Category Archives: NFS Shares

List all NFS mounts

The Scenario:

I need to view only the NFS mounts on my Linux server i.e. omit all the system mounts.

The Problem: 

Running mount -l lists types of mounts

The Solution:

mount -l -t nfs

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mount: wrong fs type, bad option, bad superblock

The Scenario:

I need to mount an NFS share on a Ubuntu server using the mount command

The Problem:

The mount command fails with the error “mount: wrong fs type, bad option, bad superblock". 

Also /sbin/mount.nfs is missing

The Solution:

Install NFS. Run the following: apt-get install nfs-common. Then rerun the mount command.

 

Disclaimer: provided “AS IS” with no warranties and confer no rights

Windows 2012 NFS Versions

The Scenario:

I am trying to mount an NFS share from my Server 2012 File server onto a Linux client, but to do so I need to know what versions of NFS Windows supports

The Problem:

Nowhere in the properties of the NFS share is there a mention of the supported NFS versions.

NFS_properties

The Solution:

The NFS versions are visible via the Server Manager. Highlight the top-level servers list, right-click the File server serving the NFS share and select NFS Settings

NFS_Settings

The first tab of the NFS settings shows the NFS versions available (these can be selected/deselected as required)

NFS_Versions

Disclaimer: provided “AS IS” with no warranties and confer no rights

NFS Mount Error: mount.nfs: mount system call failed

The Scenario:

I have created a NFS share on my Windows Server 2012 R2 file server. I want to mount this to a Ubuntu 12.04 server in the same domain and subnet.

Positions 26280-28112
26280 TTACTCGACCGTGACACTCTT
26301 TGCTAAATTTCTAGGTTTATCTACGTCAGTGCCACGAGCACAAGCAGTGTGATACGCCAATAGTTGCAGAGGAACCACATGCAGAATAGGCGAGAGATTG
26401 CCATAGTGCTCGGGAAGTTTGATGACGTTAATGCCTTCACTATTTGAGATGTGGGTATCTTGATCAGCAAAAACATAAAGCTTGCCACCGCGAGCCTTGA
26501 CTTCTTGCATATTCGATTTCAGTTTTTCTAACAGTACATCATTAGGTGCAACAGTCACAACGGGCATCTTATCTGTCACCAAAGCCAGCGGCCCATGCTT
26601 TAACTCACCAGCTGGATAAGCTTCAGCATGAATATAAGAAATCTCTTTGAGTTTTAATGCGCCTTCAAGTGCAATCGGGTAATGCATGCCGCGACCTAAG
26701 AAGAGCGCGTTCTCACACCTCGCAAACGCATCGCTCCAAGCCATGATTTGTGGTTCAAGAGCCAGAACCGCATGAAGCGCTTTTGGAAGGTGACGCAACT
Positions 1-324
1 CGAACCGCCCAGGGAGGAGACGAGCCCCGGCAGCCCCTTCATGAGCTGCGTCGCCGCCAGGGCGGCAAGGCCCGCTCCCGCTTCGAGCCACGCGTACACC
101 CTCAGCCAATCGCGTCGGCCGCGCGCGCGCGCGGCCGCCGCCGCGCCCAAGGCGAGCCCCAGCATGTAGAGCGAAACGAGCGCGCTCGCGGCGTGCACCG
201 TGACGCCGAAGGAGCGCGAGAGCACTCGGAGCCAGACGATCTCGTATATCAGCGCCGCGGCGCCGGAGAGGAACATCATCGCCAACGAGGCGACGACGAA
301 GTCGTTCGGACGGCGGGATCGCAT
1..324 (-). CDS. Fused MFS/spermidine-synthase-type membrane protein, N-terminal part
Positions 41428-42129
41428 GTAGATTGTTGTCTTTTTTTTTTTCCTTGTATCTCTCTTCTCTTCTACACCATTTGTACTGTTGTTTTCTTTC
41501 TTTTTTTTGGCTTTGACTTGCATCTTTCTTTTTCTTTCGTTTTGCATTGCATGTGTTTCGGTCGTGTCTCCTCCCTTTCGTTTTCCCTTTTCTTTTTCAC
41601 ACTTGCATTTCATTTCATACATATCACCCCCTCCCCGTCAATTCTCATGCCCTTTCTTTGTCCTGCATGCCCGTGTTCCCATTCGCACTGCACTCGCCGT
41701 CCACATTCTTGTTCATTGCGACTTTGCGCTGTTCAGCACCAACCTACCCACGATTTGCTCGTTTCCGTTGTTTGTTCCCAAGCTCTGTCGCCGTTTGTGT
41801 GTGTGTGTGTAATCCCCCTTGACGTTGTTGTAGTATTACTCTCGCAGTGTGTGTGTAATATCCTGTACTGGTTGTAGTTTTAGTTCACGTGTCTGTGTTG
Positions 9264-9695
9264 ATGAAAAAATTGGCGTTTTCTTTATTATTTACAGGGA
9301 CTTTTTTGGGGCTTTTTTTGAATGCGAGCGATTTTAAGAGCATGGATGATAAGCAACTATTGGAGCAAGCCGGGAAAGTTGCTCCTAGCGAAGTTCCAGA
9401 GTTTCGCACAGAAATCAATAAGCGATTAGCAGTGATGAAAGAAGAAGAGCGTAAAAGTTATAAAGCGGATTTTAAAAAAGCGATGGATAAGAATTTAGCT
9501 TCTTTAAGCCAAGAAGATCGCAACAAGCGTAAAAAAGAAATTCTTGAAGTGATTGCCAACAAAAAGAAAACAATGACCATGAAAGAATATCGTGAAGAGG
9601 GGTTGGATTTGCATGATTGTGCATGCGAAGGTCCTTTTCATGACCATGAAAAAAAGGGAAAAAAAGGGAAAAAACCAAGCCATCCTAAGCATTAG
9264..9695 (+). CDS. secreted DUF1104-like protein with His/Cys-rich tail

The Problem:

The command mount -t nfs fileservername:/nfssharename /mountpoint_name produces the error “mount.nfs: mount system call failed”. However the same command on a Ubuntu 14 or Debian 8 server works fine

The Solution:

The Server for NFS role installed on the Windows file server uses NFS version 4 by default (To see how to check your environment click here) . Older versions of Ubuntu use either NFS version 2 or 3. Whilst Windows Server 2012 R2 is also capable of using these earlier NFS versions there is no auto-negotiation between the two servers to use a common version, Windows will only ever use the highest version enabled. The mount option must specifically state the version, in this case NFS version 3. So the command that worked included the option -o nfsvers=3:

mount -t nfs -o nfsvers=3 fileservername:/nfssharename /mountpoint_name

Disclaimer: provided “AS IS” with no warranties and confer no rights